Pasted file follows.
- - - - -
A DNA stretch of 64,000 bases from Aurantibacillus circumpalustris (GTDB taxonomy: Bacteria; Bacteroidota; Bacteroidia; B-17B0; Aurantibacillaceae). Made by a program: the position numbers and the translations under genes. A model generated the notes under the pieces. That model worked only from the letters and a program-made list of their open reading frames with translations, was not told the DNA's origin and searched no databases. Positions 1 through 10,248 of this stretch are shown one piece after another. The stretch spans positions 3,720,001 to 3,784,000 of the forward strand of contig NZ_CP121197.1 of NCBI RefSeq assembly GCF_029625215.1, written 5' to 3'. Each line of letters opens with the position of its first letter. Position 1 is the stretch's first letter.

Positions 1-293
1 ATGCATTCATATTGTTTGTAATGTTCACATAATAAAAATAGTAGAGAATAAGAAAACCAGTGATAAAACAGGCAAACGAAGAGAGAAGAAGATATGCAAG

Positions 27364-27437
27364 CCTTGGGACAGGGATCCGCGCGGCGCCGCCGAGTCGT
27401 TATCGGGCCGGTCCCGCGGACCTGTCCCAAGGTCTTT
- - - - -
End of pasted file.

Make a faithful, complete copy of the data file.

A DNA stretch of 64,000 bases from Aurantibacillus circumpalustris (GTDB taxonomy: Bacteria; Bacteroidota; Bacteroidia; B-17B0; Aurantibacillaceae). Made by a program: the position numbers and the translations under genes. A model generated the notes under the pieces. That model worked only from the letters and a program-made list of their open reading frames with translations, was not told the DNA's origin and searched no databases. Positions 1 through 10,248 of this stretch are shown one piece after another. The stretch spans positions 3,720,001 to 3,784,000 of the forward strand of contig NZ_CP121197.1 of NCBI RefSeq assembly GCF_029625215.1, written 5' to 3'. Each line of letters opens with the position of its first letter. Position 1 is the stretch's first letter.

Positions 1-293
1 ATGCATTCATATTGTTTGTAATGTTCACATAATAAAAATAGTAGAGAATAAGAAAACCAGTGATAAAACAGGCAAACGAAGAGAGAAGAAGATATGCAAG

Positions 27364-27437
27364 CCTTGGGACAGGGATCCGCGCGGCGCCGCCGAGTCGT
27401 TATCGGGCCGGTCCCGCGGACCTGTCCCAAGGTCTTT